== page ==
For those of you with kids just starting to get their permanent teeth, you know that nowadays pediatric dentists are pushing dental sealants pretty hard. The sealants are made out of a plastic material, and are designed to put on more barrier between your child’s teeth and cavity causing substances, especially on parts of the tooth that are generally difficult to brush.
But now those dentists might find dental sealants a harder sell as they’ve joined the fracas about bisphenol-a, otherwise known as BPA, which according to a new analysis is leached from dental sealants. Bans of the chemical have been pushed far and wide, as some negative health effects have been shown from exposure to it — although generally only in lab animals given extremely high doses.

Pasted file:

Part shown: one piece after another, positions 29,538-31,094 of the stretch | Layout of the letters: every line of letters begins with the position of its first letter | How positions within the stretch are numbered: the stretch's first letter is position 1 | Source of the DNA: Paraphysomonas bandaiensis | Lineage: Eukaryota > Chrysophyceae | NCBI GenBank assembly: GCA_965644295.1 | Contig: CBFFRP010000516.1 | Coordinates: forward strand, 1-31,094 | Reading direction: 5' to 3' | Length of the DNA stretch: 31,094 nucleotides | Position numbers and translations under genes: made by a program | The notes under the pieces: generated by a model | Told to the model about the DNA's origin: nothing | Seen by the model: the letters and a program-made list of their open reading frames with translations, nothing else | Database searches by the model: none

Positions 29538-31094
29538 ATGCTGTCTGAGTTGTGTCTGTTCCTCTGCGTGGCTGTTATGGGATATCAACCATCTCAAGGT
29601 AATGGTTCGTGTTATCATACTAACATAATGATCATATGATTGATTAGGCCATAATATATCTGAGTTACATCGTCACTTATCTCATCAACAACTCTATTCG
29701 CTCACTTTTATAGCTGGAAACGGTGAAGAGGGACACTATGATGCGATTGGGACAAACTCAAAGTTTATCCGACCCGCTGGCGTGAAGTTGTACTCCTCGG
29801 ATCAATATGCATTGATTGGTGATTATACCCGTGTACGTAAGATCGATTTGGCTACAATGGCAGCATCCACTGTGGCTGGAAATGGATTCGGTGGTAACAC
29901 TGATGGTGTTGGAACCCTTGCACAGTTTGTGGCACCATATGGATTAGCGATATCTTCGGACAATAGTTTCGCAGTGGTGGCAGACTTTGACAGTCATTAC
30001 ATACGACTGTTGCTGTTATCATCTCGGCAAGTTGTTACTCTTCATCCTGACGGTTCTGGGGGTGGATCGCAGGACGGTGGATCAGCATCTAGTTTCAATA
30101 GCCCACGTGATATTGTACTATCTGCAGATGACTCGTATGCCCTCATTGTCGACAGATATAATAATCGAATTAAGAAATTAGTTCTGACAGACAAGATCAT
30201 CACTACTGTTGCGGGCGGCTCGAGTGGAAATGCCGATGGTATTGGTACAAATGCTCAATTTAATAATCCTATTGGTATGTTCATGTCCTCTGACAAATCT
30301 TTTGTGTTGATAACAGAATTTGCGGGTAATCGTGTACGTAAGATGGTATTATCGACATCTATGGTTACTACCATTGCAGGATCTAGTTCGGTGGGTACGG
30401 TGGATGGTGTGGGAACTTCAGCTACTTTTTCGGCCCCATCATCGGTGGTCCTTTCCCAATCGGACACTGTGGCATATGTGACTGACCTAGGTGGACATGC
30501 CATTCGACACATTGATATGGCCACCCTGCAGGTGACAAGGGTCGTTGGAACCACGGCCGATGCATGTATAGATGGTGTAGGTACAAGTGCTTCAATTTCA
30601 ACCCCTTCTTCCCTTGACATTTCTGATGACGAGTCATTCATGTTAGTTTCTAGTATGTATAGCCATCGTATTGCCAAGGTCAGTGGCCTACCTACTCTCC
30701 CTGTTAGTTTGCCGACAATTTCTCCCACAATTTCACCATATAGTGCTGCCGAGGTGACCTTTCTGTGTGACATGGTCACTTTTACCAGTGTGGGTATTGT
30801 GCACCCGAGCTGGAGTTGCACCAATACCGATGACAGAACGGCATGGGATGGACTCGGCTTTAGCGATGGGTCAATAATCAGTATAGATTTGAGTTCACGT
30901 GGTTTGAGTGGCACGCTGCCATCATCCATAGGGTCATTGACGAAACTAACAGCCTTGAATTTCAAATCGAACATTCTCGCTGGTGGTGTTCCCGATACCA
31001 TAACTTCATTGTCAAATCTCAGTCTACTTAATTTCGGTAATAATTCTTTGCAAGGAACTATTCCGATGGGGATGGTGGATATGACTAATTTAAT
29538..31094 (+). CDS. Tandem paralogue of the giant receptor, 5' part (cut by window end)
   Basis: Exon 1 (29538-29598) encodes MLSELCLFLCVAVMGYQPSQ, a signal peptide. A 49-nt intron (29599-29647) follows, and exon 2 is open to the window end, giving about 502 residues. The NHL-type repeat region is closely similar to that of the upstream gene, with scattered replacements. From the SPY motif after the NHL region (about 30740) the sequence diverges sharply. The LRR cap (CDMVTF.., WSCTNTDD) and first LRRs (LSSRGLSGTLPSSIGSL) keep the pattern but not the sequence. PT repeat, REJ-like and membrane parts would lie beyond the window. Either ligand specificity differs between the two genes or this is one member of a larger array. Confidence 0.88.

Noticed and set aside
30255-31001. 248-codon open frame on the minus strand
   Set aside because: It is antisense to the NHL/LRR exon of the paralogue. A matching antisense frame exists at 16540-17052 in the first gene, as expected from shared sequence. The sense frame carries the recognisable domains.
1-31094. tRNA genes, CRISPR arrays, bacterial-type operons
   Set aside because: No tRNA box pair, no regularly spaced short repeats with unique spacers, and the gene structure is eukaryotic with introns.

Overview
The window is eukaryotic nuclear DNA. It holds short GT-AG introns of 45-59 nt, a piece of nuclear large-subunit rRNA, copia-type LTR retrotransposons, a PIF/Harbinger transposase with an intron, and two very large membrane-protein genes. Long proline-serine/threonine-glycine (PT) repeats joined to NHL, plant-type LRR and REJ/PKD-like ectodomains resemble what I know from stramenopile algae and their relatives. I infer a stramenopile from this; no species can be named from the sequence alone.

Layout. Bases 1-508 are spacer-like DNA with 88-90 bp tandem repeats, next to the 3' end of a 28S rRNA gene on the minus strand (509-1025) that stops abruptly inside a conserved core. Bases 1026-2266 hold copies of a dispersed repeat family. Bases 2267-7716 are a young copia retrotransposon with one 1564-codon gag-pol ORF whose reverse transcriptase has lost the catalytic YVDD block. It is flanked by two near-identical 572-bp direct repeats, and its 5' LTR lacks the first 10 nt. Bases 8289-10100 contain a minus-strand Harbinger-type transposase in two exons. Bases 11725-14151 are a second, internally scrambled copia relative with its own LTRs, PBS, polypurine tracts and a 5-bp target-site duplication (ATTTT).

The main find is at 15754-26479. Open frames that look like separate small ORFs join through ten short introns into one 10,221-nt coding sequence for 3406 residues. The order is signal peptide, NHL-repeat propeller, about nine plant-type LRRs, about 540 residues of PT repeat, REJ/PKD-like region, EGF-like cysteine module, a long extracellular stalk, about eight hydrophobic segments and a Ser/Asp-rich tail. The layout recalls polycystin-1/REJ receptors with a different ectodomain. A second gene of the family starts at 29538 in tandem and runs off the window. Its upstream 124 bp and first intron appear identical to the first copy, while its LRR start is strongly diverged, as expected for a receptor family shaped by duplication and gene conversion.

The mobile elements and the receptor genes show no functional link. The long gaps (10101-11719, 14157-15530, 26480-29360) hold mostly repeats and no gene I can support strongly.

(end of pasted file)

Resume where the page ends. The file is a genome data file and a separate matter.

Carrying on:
So what’s a parent to do? Play it better safe than sorry, or take the risk to help ensure their child’s dental health? Tough question to answer, as it’s still even unclear whether or not there is any long term effect from BPA exposure in dental sealants, as that type of exposure is short term — even the study authors aren’t calling for it to be eliminated:
While the study authors do not recommend a ban of these dental products with pediatric patients, they caution parents and dentists to take steps that could minimize any potential risks associated with exposure to the ubiquitous chemical, which is found in many plastic products and has been linked to health issues such as male impotence, infant behavioral problems and birth defects.
“The research that exists shows that upon contact with enzymes in the saliva some, but not all, BPA derivatives break down to pure BPA, and that BPA is said to be in saliva for a short time period of up to three hours,” explained study author Dr. Abby F. Fleisch, a pediatrician in the department of medicine at Children’s Hospital Boston, which is part of Harvard Medical School.
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